A few days ago, in a Facebook group that I participate in, a researcher asked whether he should submit all his scientific articles, or more succinctly, papers, to the same scientific journal, or journal, or if he should diversify, meaning, always submit to a different one. The consensus in the responses was unanimous – diversify. I noted, however, that this diversification should not only apply to journals but also to languages. This led me to wonder, in which languages are we publishing the research we conduct?
An investigation had to be carried out. Starting from the premise of English dominance, I posted a survey in the same group, ‘In which language do we publish?’ which was validly answered by 1,013 participants from different parts of the world. The results are revealing.
Firstly, it was confirmed that English remains the lingua franca in which researchers publish their dissertations and scientific findings, with 63% publishing solely in English, in addition to 4.8% who justified do it because it was their native language. In the comments, a Brazilian researcher stated that he had exclusively published in English thus far, while a German researcher justified exclusive English publication due to the convenience and ease it offered as his ‘native language’ in science. On the other hand, an Italian researcher found it odd that some choose to publish only in English because it was their native language. She mentioned that she publishes in Italian, French, and English and wondered why these didn’t learn another language.
Regarding diversification towards a second publication language, it is a trend, although, according to the survey, it is far from being a dominant action. 24.2% stated that they published more in English than in their native language; 3.1% more in their native language than in English; 1% in English, which is their native language, and in another language; and 0.5% added that they considered publishing equally in English and their native language. In the comments, a Polish researcher justified publishing more in his native language than in English because the papers he published were related to it. On the other hand, other researchers mentioned that they had submitted a paper in another language for the first time, such as Italian and German.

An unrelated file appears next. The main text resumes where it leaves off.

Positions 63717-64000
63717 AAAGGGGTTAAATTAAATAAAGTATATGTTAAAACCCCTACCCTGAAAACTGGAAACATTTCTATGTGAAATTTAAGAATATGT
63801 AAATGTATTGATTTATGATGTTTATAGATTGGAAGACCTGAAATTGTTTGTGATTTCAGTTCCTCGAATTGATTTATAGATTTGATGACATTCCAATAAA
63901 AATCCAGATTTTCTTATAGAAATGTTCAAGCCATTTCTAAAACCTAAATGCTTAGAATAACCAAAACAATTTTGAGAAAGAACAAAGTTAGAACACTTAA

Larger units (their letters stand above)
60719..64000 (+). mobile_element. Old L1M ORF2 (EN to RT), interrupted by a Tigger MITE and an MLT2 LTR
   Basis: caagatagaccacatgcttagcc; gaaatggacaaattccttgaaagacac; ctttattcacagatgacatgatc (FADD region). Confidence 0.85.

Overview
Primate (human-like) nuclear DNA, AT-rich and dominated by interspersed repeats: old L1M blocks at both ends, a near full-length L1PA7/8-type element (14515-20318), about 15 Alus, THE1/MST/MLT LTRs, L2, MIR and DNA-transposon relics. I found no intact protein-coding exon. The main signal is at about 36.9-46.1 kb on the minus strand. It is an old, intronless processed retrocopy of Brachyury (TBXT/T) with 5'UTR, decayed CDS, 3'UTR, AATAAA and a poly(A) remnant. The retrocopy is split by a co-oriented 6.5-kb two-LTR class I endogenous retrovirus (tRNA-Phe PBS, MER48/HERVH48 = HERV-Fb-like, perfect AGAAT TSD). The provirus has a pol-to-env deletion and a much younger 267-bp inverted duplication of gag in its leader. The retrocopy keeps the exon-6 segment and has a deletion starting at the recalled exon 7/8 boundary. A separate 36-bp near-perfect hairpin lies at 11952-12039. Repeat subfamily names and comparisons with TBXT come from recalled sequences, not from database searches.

Diversifying into a third language, beyond English and the native language, is a task that, according to the survey, 1.9% of the participants have begun to undertake. In my case, I mentioned that I had started publishing in Portuguese, in addition to Spanish and English, because my research topics and geographical area were connected to this language. An American researcher stated that, in addition to English as his native language, he had published in Spanish and Catalan. Meanwhile, a German researcher based in Brazil commented that he published in English, Portuguese, and Spanish but had decided to publish less in English because his papers were not accessible to the populations he worked with.
Only 1.1% stated that they publish exclusively in their native language. In this regard, a Colombian researcher commented that he was aware he should start publishing in English, but that it was a complex task for those whose native language was not English. On the other hand, a Canadian researcher mentioned that he only published in French.
Diversify Languages? Yes
Diversifying the languages used in the publication of scientific research is crucial for several reasons. Firstly, it relates to the accessibility and visibility of information. Not all scientists and academics have English as their native language or are proficient enough to read in this language, so publishing in other languages expands the access and visibility of research. Secondly, it is linked to inclusion and diversity. By publishing in various languages, it is possible to reach non-specialized audiences who, for various reasons, have an interest in this type of literature. Additionally, it facilitates access to information in their native language for the communities that have been the subject of research. Lastly, but not least important, is language preservation. Publishing in other languages contributes to the promotion and use of less-spoken languages, which is of special interest for their preservation.
In the conducted survey, a trend towards publishing in other languages such as Spanish, Portuguese, French, Italian, and Catalan was observed. This raises the question of whether Romance languages are leading this diversification or if it was a coincidental occurrence. And what about other significant languages like Mandarin Chinese, Hindi, Russian, or Arabic? Further research is needed.
And you, as a researcher, in which languages do you publish?
* This text was originally published in Spanish on the UTB Research blog.